Even with much knowledge and practice with polyamory and multiple relationships, you will likely face major challenges and unforeseen growth opportunities along the way. I’m sure you already have! These may show up early on if you’re opening up an existing relationship, during the dating process, or later on in established polyam relationships. The issues you encounter may be more individual and specific to you or may reflect unhealthy relationship dynamics, even to the point of abuse.
Similar to non-monogamy generally, multiple romantic relationships can stir up all kinds of emotions. Monogamous friends or family, unless they’re open-minded, may judge or minimize your experiences. Within your polyam community, you may worry about your privacy. That’s an opportune moment to seek support out externally from a relationship professional.
Here are some of common reasons to come in for professional support:
- Navigate the turbulent waters of opening or closing an existing relationship
- Bring compassion to vulnerable points of insecurity that fuel jealousy
- Learn and practice communication that speaks your truth compassionately, nonviolently, and with strength.
- Set boundaries and create agreements that work for you, your partners, and your metamours (and work through disputes about them)
- Children and families – Process how much to share, when, how, and making sure roles and responsibilities for parenting are clear
As you might imagine, there are no cookie-cutter approaches and often no quick and easy answers. Your relationship(s) are unique and my role above-all would be to provide a safe holding space to share vulnerability, process decisions, and level up your skills for healthy relationships.
Resilient Polyamorous Relationships
Core to my philosophy in helping others with their relationships is fostering a sense of resilience. To keep it simple, resilience is your ability to bounce back from difficult experiences. This can be nurtured (i.e. not a trait you either have or don’t). Thus, you don’t have to pretend to be that ‘perfect’ poly person who is impervious to jealousy, communicates perfectly, never bends/oversteps a boundary, etc. However, with a strong sense of self, tools and strategies to navigate trying times, and mindfulness to act ethically with your partners and metamours, you CAN find greater ease and fulfillment whether in a relationship or not.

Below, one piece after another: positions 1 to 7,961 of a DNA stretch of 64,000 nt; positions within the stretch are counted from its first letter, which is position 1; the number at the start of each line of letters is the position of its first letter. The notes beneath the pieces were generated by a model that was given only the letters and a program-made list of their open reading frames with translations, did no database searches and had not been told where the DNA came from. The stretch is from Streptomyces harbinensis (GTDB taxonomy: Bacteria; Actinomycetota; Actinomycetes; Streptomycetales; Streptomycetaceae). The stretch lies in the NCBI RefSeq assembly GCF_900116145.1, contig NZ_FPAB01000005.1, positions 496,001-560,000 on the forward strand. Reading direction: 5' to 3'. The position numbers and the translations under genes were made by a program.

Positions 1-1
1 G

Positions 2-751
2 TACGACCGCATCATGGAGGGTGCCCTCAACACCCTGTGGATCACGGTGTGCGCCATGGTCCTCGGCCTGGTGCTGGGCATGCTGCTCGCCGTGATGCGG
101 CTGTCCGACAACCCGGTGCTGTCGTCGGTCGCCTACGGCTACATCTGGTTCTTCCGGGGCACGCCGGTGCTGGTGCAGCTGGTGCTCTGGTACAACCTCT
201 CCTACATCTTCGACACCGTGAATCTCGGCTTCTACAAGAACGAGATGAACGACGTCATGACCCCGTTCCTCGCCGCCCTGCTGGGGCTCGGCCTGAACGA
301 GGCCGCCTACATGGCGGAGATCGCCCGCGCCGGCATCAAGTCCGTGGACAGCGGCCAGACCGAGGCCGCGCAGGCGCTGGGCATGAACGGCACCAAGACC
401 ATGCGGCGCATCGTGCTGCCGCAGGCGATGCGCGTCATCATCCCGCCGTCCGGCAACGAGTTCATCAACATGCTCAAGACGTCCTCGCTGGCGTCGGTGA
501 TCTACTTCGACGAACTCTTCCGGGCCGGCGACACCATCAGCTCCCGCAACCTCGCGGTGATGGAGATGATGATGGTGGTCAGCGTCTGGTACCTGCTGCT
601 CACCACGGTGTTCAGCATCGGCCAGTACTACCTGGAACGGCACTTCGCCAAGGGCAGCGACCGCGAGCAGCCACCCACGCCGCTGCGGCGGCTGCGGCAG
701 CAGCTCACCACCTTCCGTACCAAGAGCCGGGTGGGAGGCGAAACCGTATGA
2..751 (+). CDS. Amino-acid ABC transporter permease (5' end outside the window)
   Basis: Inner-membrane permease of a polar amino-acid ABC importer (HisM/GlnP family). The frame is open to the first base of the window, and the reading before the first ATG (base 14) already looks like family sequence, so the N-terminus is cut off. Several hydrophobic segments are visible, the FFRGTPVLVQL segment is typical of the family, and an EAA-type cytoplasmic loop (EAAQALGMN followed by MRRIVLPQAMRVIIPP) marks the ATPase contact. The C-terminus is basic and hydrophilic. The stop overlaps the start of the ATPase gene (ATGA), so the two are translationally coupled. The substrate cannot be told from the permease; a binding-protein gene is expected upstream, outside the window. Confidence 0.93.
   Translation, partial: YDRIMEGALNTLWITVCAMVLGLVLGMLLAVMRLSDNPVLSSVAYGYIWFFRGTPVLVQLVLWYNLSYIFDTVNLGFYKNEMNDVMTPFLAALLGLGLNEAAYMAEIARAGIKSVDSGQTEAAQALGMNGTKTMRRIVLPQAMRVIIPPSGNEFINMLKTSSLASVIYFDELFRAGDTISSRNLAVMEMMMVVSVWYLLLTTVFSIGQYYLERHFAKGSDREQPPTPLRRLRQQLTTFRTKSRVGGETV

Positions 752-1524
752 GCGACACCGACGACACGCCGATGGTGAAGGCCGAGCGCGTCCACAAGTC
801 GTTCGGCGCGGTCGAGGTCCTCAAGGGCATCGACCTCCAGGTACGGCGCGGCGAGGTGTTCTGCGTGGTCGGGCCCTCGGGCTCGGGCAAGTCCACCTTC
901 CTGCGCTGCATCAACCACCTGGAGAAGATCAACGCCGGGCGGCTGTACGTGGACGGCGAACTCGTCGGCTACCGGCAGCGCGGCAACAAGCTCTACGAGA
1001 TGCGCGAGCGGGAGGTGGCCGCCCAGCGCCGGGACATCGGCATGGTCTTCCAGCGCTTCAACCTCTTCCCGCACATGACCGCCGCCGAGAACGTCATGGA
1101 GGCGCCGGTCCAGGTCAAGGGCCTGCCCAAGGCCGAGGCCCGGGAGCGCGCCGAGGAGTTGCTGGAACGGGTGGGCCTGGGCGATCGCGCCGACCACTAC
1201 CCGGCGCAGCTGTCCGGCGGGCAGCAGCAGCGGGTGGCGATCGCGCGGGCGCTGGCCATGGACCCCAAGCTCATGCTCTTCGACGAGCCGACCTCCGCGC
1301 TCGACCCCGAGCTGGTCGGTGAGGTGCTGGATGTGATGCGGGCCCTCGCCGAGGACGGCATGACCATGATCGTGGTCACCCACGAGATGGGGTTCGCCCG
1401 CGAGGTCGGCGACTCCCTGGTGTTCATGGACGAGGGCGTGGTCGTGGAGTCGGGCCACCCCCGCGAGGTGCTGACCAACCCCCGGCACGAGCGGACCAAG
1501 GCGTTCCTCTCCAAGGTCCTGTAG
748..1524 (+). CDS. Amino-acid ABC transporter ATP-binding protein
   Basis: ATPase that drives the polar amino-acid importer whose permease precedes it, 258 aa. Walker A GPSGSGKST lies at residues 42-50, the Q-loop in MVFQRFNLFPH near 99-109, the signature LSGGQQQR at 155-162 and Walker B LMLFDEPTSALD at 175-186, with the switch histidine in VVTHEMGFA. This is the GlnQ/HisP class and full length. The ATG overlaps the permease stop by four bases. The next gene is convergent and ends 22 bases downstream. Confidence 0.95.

What about Polyfidelity?
As the name suggests, polyfidelity is a closed form of polyamory. Often this shows up in the form of triads and quads where relationships do not extend beyond that structure (i.e. closed polycule). Because of that fidelity, some of the issues faced can be similar to those faced by monogamous or polyamorous individuals. If you’re in this relationship structure, you may seek support to:
- Feel valued with equal voice as a new partner to an established couple
- Clarify boundaries – does everyone have the same concept of fidelity?
- Recover from affairs or agreement violations
- Open or close the polycule (loosening fidelity requirements or perhaps returning to couplehood)
- Process thorny decisions like fluid bonding, cohabitation, having kids, etc.
What about Asexual Relationships?
Asexual (or ace) individuals can be monogamous or polyamorous. In polyamorous relationships, ace epitomizes how “it’s not all about the sex!” Within polyamory, such relationships will focus more on a strong romantic love bond but not have the sexual desire/activity. Of course, this orientation can also overlap with other identities such as lesbian, gay or transgender. Ace folx, could you use a safe place to process the following?
- Stigma and isolation (often more than non-monogamous individuals face)
- Lack of acceptance by a partner (boundary-pushing or coercion)
- Difficulty finding other truly asexual partners
I’d be glad to hold space for you in your polyamorous journey. You don’t have to face this alone! Let’s talk!
Reach Out for Support
My confidential therapy offers a unique place to grow and heal, addressing polyamorous lifestyle challenges and any mental health concerns that might dovetail together. Ready to get started?